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Local scientist says climate change worse than we think
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At a special Covington work session on climate change Monday evening local scientist Dr. David Simons painted in very dire terms the future of the planet if there is not quick and decisive action taken to dramatically lower greenhouse gas emissions.

"We’re not playing with fire, we’re playing with a conflagration," Simons said of what he views as the lack of a concerted effort on the part of the United States to reduce its reliance on fossil fuels including oil, coal and natural gas.

Simons, who has been an amateur meteorologist for years in addition to his pioneering research on myofascial trigger points, is currently working on a book on climate change (Full disclosure, this reporter is co-authoring the book with Simons). The premise of the book was the topic of Monday’s meeting.

According to Simons, unaccounted for positive feedback cycles, especially the cycle of polar ice melting, have resulted in scientists and government officials drastically underestimating the pace of climate change.

Rather than progressing in a linear fashion, where increases can be predicted, Simons said the rates of sea level rise and polar ice melting are taking place exponentially — meaning that they can’t be predicted.

"I was flabbergasted when I figured it out last year," he said. "I couldn’t believe we were that far off."

"If all of the ice in Greenland melts (the ice there is currently melting at a very rapid pace), sea levels would rise by 30-feet" Simons said, "jeopardizing or putting underwater major population centers including New York City."

"These bad scenarios are gong to happen unquestionably," he said.

Simons said the effects of climate change are not widely known or understood by the general population. Rather than the planet growing uniformly warmer, climate change will result in some parts growing wetter and others growing dryer he said. Additionally the climate zones, which determine where plants and animals can grow and survive, are moving pole-ward.

"In just about 15 years, we can expect to have a climate like Florida," Simons said.

As a result of these exponential increases and positive feedback cycles, Simons said there is little to no chance that reducing the emission of greenhouse gases will stop global warming.

However, that does not mean that nothing should be done. By stopping the emission of GHGs, Simons said the planet can slow but not stop global warming, giving countries just enough time to adapt to climate change by doing things like genetically modifying crops to grow in dryer climes and putting in place large-scale water conservation efforts.

"We’ve got to stop [carbon dioxide] emissions. It’s not a question of economical," Simons said, adding "What is your and your children’s survival worth?"

Simons said a massive investment in solar energy was Georgia’s best bet for renewable clean energy. A plentiful amount of sunshine make the state and Newton County well suited for it he said.

He listed several solar technologies that are on the cutting edge of development and have the potential to be mass-produced including solar film panels, which are much cheaper to produce than solar panels, though they are not quite as energy efficient.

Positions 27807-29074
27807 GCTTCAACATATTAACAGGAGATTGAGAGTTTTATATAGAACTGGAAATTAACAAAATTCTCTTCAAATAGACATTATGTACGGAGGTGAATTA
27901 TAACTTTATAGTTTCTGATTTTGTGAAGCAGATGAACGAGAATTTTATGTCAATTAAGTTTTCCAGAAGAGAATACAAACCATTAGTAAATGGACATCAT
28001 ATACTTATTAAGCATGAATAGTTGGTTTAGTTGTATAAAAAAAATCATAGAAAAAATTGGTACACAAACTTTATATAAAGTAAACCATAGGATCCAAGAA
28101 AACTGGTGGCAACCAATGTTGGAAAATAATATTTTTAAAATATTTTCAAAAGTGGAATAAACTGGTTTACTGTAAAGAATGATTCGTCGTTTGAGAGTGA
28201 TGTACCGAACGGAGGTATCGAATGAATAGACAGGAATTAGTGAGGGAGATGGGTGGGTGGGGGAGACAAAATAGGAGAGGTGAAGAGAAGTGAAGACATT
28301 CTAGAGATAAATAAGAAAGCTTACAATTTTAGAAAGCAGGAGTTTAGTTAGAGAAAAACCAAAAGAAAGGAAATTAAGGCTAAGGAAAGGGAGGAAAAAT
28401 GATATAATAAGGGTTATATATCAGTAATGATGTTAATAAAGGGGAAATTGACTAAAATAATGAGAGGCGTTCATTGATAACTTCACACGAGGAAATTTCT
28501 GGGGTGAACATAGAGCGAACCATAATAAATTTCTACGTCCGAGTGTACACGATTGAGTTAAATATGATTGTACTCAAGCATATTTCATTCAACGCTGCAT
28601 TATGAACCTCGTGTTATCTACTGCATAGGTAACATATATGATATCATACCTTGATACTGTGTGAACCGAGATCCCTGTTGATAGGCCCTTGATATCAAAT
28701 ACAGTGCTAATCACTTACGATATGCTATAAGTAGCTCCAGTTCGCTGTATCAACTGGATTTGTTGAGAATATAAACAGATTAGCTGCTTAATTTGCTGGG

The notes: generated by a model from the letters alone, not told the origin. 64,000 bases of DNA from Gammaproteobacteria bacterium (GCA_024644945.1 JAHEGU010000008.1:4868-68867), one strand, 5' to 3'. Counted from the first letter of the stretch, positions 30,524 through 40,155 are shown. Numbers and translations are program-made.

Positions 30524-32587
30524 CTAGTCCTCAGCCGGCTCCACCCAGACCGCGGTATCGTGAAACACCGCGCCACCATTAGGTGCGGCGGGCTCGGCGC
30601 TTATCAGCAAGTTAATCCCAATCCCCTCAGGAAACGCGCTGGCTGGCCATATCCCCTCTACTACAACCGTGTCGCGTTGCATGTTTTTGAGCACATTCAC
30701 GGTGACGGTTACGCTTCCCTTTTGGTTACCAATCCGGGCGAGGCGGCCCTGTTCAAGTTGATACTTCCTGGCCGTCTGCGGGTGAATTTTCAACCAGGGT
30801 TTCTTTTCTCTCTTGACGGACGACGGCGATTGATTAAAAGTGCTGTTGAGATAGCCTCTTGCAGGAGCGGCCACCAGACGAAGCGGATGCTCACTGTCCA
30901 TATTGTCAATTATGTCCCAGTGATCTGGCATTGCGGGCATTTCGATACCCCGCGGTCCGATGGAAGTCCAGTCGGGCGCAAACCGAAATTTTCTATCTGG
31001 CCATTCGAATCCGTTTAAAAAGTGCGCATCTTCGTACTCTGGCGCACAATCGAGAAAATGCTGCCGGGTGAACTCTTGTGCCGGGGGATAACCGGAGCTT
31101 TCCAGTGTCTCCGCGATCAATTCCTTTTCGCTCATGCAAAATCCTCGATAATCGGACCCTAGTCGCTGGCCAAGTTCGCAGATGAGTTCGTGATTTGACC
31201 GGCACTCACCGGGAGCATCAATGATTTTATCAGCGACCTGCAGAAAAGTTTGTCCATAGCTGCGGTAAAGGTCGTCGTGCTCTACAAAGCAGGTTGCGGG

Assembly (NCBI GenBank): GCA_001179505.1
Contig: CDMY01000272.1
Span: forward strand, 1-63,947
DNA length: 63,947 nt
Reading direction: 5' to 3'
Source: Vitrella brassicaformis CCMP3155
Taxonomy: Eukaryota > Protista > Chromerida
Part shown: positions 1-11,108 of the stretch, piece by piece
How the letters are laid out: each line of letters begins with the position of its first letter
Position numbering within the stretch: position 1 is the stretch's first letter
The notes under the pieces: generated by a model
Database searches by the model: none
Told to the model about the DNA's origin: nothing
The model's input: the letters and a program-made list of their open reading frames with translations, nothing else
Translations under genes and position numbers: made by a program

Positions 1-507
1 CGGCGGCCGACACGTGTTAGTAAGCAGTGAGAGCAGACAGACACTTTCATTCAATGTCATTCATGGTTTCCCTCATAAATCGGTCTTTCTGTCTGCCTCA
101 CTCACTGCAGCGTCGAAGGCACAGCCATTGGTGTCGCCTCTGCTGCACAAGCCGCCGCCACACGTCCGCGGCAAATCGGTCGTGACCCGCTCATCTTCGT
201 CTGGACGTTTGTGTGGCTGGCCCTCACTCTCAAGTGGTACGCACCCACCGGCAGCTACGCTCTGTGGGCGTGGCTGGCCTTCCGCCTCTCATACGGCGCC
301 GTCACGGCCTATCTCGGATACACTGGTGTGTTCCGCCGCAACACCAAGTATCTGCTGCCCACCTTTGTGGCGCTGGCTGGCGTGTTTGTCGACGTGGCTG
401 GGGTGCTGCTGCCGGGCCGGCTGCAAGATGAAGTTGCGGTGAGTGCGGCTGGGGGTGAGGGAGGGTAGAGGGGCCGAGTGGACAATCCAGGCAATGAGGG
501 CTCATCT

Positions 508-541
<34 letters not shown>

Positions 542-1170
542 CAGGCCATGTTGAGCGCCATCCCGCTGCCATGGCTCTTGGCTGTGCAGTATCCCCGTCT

Simons had more than a few words of criticism for nuclear power, saying it was "barking up the wrong tree."

"Our power companies are focused on nuclear energy and can’t see this solar [power] is a win-win-win-win gain," Simons said.

Simons said residents and businesses gain from solar power because of the energy savings they will see in their electricity bills from not having to use so much energy from the grid and power companies save from not having to construct any more coal or nuclear power plants.

The environment gains because there is no carbon dioxide emission from solar power and no jeopardizing of natural resources from nuclear waste, according to Simons. Additionally, workers can benefit from solar energy because of the large number of jobs that will be created in solar panel manufacturing and installation.

The city of Covington through the Municipal Electric Authority of Georgia is currently taking part in the building of two new nuclear power plants in the state. When they come online in 2018 the city will be entitled to 26 megawatts of power from the plants. The cost of those megawatts to the city is estimated to be $102.4 million.

Meeting attendee and Newton Climate Action Coalition member J.J. Hayden said he had done some rough calculations on those figures and estimated that for the same amount of money, Covington could get the same amount of power if it put solar panels on the houses of 10,000 homes in the city.

Covington City Manager Steve Horton, who attended the meeting, along with Mayor Kim Carter and several city council members, said the problem with solar power is there currently exists little financial help at the state and federal level for cities that want to invest in solar power or other alternative fuels.

Carter said the city has reached out to other utilities in the state including Snapping Shoals EMC and Georgia Power to find out what, if any alternatives there are to using fossil fuels to power the city’s electricity grid.

She said the city will also be meeting with its local delegation to the General Assembly in Atlanta before the next session begins in January. Carter said the possibilities for new forms of power generation will be included in the city’s talks.